KS: Do you usually get a family member or someone for a second opinion?

SP: No, never. I used to run them by my son and get a vote but at that point they were already done. But no, I don’t trust anyone else because if you do that and you listen to the person, inevitably that person is going to become your coauthor. If I were to run it by somebody, I would subconsciously try to please them, so it wouldn’t be my strip; it would be our strip, and I don’t want that. The beauty of the comic strip is, it’s so individualistic. It’s just you. So the weirdness in my head, or the strange predispositions all come out. Sometimes for good, sometimes for bad, but always my voice.

KS: I read the story of when you met Charles Schulz. You were still a lawyer at this point, and you took the day off work to meet him. Why that day?

SP: I was in the middle of a terrible, shitty case. It was the only time I was ever a plaintiffs lawyer and there were like 20 defense lawyers against us. It was just one nightmarish day after another. I had read an article in an independent weekly paper in San Francisco about CS, and it was about what he’s doing these days. It mentioned that he was going to this café each day to have his breakfast and the café was attached to this ice rink. So I asked my wife directions and took the day off work–which may have been literally the only day I just plain took off work–just on the off chance that the article was right and that he would be there. He didn’t show up for an hour and then he finally did.

KS: What’d he say to you?

SP: I waited for him to finish his breakfast and then I knelt beside his table and said “Hi Mr. Schulz, I’m Stephan Pastis and I’m an attorney.”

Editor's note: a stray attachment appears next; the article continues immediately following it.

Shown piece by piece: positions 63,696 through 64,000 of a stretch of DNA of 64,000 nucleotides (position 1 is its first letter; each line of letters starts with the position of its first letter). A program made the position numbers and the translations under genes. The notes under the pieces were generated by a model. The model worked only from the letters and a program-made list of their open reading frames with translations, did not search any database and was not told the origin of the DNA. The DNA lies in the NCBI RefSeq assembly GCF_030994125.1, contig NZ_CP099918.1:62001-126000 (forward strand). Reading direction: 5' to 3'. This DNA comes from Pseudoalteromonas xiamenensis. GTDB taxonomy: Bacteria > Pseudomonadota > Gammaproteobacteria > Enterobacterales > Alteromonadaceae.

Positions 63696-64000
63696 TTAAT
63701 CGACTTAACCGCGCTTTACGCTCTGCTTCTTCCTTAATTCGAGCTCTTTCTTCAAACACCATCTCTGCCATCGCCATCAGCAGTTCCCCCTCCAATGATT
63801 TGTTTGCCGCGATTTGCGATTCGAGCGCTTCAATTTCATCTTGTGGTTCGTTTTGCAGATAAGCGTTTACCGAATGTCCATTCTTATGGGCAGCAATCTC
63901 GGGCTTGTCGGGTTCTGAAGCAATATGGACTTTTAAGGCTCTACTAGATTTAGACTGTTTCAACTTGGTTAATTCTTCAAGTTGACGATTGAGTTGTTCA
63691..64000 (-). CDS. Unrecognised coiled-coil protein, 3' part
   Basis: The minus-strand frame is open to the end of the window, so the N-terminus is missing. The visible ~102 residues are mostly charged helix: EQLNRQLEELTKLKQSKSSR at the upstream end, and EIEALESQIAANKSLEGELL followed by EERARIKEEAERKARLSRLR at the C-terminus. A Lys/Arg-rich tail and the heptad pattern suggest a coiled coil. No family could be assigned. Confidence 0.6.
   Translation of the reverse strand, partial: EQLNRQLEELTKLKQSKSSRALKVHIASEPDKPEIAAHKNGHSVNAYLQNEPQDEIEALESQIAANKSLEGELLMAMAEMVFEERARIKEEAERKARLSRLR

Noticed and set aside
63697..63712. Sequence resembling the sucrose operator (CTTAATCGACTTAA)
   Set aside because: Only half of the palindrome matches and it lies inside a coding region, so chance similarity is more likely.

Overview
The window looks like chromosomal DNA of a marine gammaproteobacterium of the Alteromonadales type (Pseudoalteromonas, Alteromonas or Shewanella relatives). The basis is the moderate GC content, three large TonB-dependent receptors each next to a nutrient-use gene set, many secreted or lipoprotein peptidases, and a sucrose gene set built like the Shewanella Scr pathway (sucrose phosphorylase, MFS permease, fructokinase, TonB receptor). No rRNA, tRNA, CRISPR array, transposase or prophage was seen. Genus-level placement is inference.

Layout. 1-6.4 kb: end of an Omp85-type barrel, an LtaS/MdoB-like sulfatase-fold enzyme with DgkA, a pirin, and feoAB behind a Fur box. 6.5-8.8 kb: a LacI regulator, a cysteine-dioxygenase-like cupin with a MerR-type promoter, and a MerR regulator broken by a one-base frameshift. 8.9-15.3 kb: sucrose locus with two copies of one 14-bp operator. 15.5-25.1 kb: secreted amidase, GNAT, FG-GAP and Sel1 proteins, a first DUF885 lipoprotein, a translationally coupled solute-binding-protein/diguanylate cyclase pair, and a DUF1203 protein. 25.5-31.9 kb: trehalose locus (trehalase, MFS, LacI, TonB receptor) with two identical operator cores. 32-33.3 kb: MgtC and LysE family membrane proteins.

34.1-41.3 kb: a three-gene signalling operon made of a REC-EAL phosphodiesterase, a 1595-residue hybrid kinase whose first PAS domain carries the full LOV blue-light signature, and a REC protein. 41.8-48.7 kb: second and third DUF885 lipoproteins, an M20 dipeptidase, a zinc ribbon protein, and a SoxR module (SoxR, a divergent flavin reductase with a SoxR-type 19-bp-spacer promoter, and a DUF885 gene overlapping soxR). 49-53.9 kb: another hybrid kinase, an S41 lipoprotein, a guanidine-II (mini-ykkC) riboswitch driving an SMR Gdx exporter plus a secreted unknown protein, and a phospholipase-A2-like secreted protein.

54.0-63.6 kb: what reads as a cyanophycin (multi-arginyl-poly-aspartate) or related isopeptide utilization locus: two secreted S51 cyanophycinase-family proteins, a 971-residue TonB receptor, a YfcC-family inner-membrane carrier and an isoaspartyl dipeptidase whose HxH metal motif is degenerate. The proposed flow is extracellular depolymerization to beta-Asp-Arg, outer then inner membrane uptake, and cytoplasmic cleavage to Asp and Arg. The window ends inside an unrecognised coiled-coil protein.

He was taken aback because he thought he was being served with a subpoena. And then I said “I also cartoon.” And the minute he heard that, he cleared off the seat next to him and we sat together and we talked for an hour. It was unbelievable how kind he was. And he asked if I had my stuff, which was very nerve-racking. He was very nice, despite my shitty drawings and we took a picture together. He gave me advice on it and, yeah, it was crazy…

I’ll tell you a story I don’t usually tell…When I got syndicated, when I signed the contract, so I wasn’t in papers–I wasn’t even close to papers–my editor who was also Schulz’s editor invited me to meet him (Shulz) at this big Peanuts ice skating show they did every December.

So I said “yeah, I’ll go,” but as fate would have it, Sparky (Shulz’s nickname) had just checked into the hospital for cancer. He was dying. It looked like he wasn’t going to be there for the show. I told the editor I was going to go anyways because it looked like it’d be fun. And lo and behold, it turns out that day he got out of the hospital. And I was with his editor so I got to talk to him, which was a thrill in and of itself, but what was really weird was that Sparky’s daughter walked up to me and the editor and said “I got tickets for the show sitting next to Dad, but I’ve seen this a million times so do you guys want them?” and I said “yeah!” (laughs)